Entrails. No hissing. This is the closest we will ever come to love.

The Most Human Human:
What Talking With Computers Teaches Us About What It Means To Be Alive
by. Brian Christian

A man decides to try and be the most convincing human at the Loebner competition, but to do that he's first got to learn what exactly it is to act like a human.

I should probably explain a couple things right off the bat, otherwise this book just won't make sense to some of you. The Loebner competition is a well known Artificial Intelligence competition. More specifically a competition where people pit their AI programs against one another by means of Turing test. You see a Turing test is a type of test designed to see if humans can tell whether they are talking to a real person or with a computer. Contestants instant message with a group of humans and computers, then try to guess which ones were people and which ones were computers.

Now that that is out of the way, this book was fascinating. Brian Christian lands the role of one of the humans in the Loebner competition and sets out to train to be the most convincing human he can be and win the competition's "Most Human Human" award. So he starts training to be the best human he can be. While doing so he starts to uncover some fascinating ideas about what being human really means and what it'd mean if a machine beat us at it.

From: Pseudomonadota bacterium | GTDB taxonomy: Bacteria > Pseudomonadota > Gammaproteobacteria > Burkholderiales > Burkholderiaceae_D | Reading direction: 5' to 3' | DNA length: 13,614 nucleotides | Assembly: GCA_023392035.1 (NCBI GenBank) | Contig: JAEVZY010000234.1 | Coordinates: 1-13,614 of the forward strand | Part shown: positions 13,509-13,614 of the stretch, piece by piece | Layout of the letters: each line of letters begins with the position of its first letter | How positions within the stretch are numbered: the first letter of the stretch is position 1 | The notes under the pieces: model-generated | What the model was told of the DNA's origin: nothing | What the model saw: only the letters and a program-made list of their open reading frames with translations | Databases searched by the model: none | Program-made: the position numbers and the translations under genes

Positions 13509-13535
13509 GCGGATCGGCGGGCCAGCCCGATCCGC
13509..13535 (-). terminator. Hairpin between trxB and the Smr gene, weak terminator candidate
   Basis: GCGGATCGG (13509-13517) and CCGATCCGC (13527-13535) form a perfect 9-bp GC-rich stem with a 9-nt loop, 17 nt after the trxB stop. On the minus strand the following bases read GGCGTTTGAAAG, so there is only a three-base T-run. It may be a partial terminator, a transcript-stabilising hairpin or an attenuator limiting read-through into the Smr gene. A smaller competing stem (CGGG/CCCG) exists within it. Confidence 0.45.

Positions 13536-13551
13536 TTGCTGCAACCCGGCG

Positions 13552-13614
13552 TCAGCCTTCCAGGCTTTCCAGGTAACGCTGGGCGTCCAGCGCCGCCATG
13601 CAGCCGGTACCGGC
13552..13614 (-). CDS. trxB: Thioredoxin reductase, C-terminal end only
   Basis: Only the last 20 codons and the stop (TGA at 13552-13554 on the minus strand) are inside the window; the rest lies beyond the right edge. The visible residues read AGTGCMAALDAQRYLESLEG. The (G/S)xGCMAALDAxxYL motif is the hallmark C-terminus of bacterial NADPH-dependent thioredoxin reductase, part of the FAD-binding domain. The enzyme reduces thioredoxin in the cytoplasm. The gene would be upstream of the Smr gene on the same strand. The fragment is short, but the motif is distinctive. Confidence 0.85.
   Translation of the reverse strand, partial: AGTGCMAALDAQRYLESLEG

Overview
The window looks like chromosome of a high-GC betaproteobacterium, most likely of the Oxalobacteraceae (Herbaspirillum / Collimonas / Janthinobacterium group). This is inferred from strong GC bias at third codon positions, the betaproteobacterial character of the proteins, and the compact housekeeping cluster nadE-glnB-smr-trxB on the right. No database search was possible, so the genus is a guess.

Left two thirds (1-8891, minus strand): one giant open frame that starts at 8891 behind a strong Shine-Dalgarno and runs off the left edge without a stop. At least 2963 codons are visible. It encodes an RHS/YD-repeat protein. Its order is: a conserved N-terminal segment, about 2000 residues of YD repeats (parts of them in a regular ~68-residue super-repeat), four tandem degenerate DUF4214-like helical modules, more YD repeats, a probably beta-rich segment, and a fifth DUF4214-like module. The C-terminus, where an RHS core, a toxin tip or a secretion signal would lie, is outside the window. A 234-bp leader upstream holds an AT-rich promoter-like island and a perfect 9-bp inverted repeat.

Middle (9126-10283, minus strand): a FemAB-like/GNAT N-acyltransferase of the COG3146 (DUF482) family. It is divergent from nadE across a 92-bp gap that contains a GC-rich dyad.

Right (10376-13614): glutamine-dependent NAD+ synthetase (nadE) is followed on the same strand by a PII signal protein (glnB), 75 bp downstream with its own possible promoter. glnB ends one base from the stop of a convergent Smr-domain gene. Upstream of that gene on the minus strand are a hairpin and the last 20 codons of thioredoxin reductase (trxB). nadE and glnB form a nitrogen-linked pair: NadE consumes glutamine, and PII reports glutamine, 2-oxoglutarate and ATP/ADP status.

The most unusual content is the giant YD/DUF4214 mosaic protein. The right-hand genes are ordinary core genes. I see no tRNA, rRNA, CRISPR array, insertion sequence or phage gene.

My one criticism is that the writer often doesn't seem to realize what writing for a layman means, as he occasionally seems rather condescending in what he chooses to explain, and other times doesn't explain complex and esoteric parts at all. Despite those times, however, it really was one of the most interesting science books I read this year.

If, or when, a computer wins the gold (solid gold, remember) Loebner Prize medal, the Loebner Prize will be discontinued forever. When Garry Kasparov defeated Deep Blue, rather convincingly, in their first encounter in '96, he and IBM readily agreed to return the next year for a rematch. When Deep Blue beat Kasparov (rather less convincingly, I might add) in '97, Kasparov proposed another rematch for '98, but IBM would have none of it. They immediately unplugged Deep Blue, dismantled it, and boxed up the logs they'd promised to make public. Do you get the unsettling image, as I do, of the heavy-weight challenger who, himself, rings the round-ending bell?

       The implication seems to be that—because technological evolution seems to occur so much faster than biological evolution, years to millenia—once Homo sapiens is overtaken, it won't be able to catch up. Simply put, the Turing test, once passed, is passed forever. Frankly, I don't buy it.

       IBM's odd anxiousness to basically get out of Dodge after the '97 match suggests a kind of insecurity on their part that I think is very much to the point. The fact is, the human race got to rule the earth—okay, technically, bacteria rule the earth, if you look at biomass, and population, and habitat diversity, but we'll humor ourselves—the fact is, the human race got to where it is by being the most adaptive, flexible, innovative, and quick-learning species on the planet. We're not going to take defeat lying down.

       No, I think that, while certainly the first year that computers pass the Turing test will be a historic, epochal one, it does not mark the end of the story. No, I think, indeed, that the next year's Turing test will truly be the one to watch—the one where we humans, knocked to the proverbial canvas, must pull ourselves up; the one where we learn how to be better friends, artists, teachers, parents, lovers; the one where we come back. More human than ever. I want to be there for that.

Forty Tales From the Afterlife
by. David Eagleman

A collection of possible versions of what comes after we die.